SharePoint Hits Dublin
This week, I had the unique experience (for me) of attending a large Microsoft-centric technology conference in my home town. The European SharePoint Conference (ESPC) came to the National Conference Center (Figure 1) in Dublin, Ireland over three days, complete with keynote speakers like Microsoft’s Jeff Teper, backed up by a cast of other well-known MVP, industry, and Microsoft speakers.
Over sixteen hundred people turned up and the conference organization and delivery were well up to the desired standard, including some rather good Irish dancing (Figure 2 – think “Riverdance lite”) to set the tempo on Tuesday morning.
Regional conferences like ESPC give local audiences the chance to hear about product roadmaps and announcements without having to travel to Microsoft events like Ignite or the Tech Summits. Given that Ignite is in the recent past, the content was mildly tweaked over that presented in Orlando in September.
The Problem Posed by Office 365 for Conference Agendas
As you would expect, the ESPC agenda was dominated by SharePoint. Given that ESPC aspires to cover both Office 365 and Azure, I expected more coverage of these topics. I guess it takes time for conferences to evolve, and maybe the 2018 event will. After all, in the intermingled world of Office 365, IT professionals need to acquire knowledge of all parts of the suite because they never know where they’ll need to work with SharePoint, OneDrive, Exchange, Teams, Groups, Delve, Azure Active Directory, Flow, or anything else that turns up in the app launcher. Concentrating on just one technology is a bad plan in the Microsoft Cloud.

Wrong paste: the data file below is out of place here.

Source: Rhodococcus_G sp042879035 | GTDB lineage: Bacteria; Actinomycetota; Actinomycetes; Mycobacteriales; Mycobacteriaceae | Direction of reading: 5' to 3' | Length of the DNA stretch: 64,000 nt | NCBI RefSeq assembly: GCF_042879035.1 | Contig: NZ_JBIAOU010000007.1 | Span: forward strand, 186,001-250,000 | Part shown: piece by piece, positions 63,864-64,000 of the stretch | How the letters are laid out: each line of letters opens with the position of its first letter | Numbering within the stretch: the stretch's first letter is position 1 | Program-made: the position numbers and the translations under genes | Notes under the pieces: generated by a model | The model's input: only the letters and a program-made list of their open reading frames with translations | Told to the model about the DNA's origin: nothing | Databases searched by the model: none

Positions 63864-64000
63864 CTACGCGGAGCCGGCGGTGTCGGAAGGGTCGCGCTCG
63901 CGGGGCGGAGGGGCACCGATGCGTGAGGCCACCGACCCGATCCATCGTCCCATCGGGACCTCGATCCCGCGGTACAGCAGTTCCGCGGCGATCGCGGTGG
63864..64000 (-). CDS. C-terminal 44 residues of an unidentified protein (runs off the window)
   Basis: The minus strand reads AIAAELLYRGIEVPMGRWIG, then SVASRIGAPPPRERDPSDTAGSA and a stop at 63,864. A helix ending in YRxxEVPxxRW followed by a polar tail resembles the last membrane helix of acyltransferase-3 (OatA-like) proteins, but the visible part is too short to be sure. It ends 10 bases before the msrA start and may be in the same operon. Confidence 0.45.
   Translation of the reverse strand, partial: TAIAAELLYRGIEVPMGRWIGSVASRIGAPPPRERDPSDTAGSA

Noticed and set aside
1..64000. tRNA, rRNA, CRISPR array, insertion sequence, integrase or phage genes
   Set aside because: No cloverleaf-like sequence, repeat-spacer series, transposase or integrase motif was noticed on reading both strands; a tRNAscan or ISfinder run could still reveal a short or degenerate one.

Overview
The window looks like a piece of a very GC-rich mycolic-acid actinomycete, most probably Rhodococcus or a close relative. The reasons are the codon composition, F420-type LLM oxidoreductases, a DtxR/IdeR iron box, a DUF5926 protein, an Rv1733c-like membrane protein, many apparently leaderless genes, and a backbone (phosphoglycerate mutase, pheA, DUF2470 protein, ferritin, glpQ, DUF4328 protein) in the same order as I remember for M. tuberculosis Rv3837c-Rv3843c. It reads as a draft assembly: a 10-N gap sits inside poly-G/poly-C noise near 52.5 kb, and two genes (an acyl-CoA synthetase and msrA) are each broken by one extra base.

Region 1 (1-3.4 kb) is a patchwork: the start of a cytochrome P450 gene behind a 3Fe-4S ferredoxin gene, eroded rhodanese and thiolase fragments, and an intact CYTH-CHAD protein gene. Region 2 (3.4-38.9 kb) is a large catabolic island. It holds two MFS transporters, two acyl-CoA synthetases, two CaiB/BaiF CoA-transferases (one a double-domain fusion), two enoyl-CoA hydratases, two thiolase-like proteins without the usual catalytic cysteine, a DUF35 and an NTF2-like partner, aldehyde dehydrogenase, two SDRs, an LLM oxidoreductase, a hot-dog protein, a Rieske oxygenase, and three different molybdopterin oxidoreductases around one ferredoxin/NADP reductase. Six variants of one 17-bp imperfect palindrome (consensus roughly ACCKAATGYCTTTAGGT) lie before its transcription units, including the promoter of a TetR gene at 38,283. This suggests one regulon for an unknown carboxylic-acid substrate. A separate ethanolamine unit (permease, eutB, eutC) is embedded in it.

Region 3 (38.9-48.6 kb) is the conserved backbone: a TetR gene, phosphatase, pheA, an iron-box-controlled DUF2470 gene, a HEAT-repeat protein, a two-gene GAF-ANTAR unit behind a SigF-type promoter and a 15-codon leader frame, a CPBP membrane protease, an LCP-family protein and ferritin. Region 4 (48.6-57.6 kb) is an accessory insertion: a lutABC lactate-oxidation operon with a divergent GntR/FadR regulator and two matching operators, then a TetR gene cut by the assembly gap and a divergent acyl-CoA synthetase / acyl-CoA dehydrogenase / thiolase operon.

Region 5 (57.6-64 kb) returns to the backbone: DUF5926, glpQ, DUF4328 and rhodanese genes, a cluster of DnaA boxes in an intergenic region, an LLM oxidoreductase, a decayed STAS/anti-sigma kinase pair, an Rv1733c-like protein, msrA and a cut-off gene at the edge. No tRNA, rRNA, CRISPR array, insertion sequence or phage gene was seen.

As an example of what I mean, take a look at the graphic in Figure 3 (tweeted yesterday as part of the #EPSC17 feed, originally from AvePoint), which tries to position the various collaboration technologies available in Office 365.